Appellees reply that their complaints were necessary and indeed, were the only way they could raise the essential jurisdictional and legal questions concerning the conduct of the Assessor increasing the assessed valuation of their real estate for 1970 taxes. Therefore, we must determine whether previous notice to a taxpayer and an opportunity to be heard by a county assessor are jurisdictional prerequisites to an increase in assessments by a county assessor in a nonquadrennial year, and whether, by filing complaints which only questioned the jurisdiction of appellant Board of Appeals, Mid-Continental Realty, Harris Trust and LaSalle National Bank waived their objection that the County Assessor of Cook County did not give them an opportunity to be heard before the assessed valuations of their real estate were increased.

• 10, 11 We begin with the premise that when these assessments were increased, it was a constitutional guaranty in this State "* * * that every person * * * shall pay a tax in proportion to the value of his, her or its property — such value to be ascertained by some person or persons, to be elected or appointed in such manner as the general assembly shall direct, and not otherwise * * *." (Ill. Const. 1870, art. IX, sec. 1.) Accordingly, it has been provided that in Cook County there shall be an assessor, who, aided by clerical help and deputies, shall assess property in the county for tax purposes. (Ill. Rev. Stat. 1969, ch. 120, par. 487.) The assessment of property for taxation must be made by the county assessor or his deputy. (People ex rel. Cutmore v. Harding, 333 Ill. 384, 164 N.E. 827; People ex rel. Smith v. Coen, 415 Ill. 73, 112 N.E.2d 119.) In fact, by statute the assessor takes an oath that this will be done. (Ill. Rev. Stat. 1969, ch. 120, par. 488.) He, exclusively, is vested with power to make assessments. (See Bistor v. McDonough, 348 Ill. 624, 181 N.E. 417; compare People ex rel. Town of Cicero v. Sweitzer, 339 Ill. 28, 170 N.E. 728.) This power imposes on the assessor the duty that is correlative to a right which inheres in every person in the county: the right to be informed of the value placed on his property by the County Assessor in order that he who is aggrieved may appeal to the Board. See Lindheimer v. Nelson, 369 Ill. 312, 16 N.E.2d 734.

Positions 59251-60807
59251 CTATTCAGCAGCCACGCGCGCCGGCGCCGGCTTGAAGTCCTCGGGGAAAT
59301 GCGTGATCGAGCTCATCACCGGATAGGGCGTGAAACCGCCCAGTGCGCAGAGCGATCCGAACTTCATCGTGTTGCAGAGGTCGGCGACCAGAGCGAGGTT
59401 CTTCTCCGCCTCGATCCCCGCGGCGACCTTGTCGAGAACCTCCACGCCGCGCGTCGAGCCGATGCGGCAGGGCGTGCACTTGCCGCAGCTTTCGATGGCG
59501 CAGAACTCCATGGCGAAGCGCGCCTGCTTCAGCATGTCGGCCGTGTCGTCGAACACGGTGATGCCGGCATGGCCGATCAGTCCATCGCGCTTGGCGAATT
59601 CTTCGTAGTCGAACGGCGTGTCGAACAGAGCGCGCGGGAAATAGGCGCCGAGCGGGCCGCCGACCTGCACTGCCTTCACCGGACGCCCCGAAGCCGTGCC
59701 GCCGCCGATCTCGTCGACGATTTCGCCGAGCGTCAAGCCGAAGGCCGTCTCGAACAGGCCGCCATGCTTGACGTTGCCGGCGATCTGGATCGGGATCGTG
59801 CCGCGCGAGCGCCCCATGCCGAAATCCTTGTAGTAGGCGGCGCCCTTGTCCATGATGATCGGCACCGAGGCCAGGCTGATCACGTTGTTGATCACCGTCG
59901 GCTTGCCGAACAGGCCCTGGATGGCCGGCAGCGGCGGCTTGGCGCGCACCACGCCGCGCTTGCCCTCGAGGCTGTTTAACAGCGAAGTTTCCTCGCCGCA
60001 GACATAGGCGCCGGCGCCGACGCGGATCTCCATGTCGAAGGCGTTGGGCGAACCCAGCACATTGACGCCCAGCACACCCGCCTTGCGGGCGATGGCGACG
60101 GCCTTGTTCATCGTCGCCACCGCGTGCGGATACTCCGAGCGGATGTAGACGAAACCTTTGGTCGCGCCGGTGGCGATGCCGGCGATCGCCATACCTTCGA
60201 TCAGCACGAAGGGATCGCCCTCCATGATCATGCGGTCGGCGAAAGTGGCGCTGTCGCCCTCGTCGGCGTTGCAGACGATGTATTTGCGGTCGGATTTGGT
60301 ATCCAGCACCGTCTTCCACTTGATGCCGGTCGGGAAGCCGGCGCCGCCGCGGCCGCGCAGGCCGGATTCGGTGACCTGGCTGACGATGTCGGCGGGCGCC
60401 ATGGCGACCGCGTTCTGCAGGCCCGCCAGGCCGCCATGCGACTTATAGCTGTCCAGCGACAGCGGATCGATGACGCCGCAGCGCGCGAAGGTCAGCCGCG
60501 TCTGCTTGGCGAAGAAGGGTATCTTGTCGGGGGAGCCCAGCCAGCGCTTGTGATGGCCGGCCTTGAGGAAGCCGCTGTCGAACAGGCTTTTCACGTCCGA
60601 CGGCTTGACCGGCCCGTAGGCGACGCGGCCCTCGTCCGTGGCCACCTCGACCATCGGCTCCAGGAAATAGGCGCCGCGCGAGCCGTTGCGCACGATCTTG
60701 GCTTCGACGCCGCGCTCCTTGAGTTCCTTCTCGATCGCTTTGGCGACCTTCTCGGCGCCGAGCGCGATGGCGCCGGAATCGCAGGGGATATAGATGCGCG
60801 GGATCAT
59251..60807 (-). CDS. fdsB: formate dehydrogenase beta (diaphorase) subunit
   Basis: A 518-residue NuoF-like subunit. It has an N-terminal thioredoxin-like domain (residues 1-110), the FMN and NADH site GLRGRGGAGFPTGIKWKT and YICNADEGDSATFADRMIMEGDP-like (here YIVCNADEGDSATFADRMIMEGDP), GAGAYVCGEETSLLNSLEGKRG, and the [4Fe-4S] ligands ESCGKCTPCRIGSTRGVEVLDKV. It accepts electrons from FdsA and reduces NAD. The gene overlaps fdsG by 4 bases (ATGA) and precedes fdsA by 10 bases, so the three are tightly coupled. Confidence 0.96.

The Revenue Act 1939 provides that quadrennially, that is to say that every four years, there shall be an assessment year for every township or taxing district in every county of the State for the purpose of taxation. (Ill. Rev. Stat. 1969, ch. 120, par. 524.) The quadrennial assessment as modified, equalized or changed establishes the assessment on which taxes are levied during the remainder of the quadrennial period. (People ex rel. Town of Cicero v. Sweitzer, 339 Ill. 28, 36, 170 N.E. 728.) The year 1970, the tax year with which we are concerned in these appeals, was not the quadrennial assessment year in the townships where appellees' parcels of real estate were located. Therefore, revision of the assessed valuation of their real estate was governed by the limitation that no assessment could be increased "* * * without previous notice to the owner and an opportunity to be heard." (Ill. Rev. Stat. 1969, ch. 120, pars. 578, 579.) These provisions of the Revenue Act have never been construed by a court of this State. Nonetheless, there are analogous constructions by courts in other jurisdictions.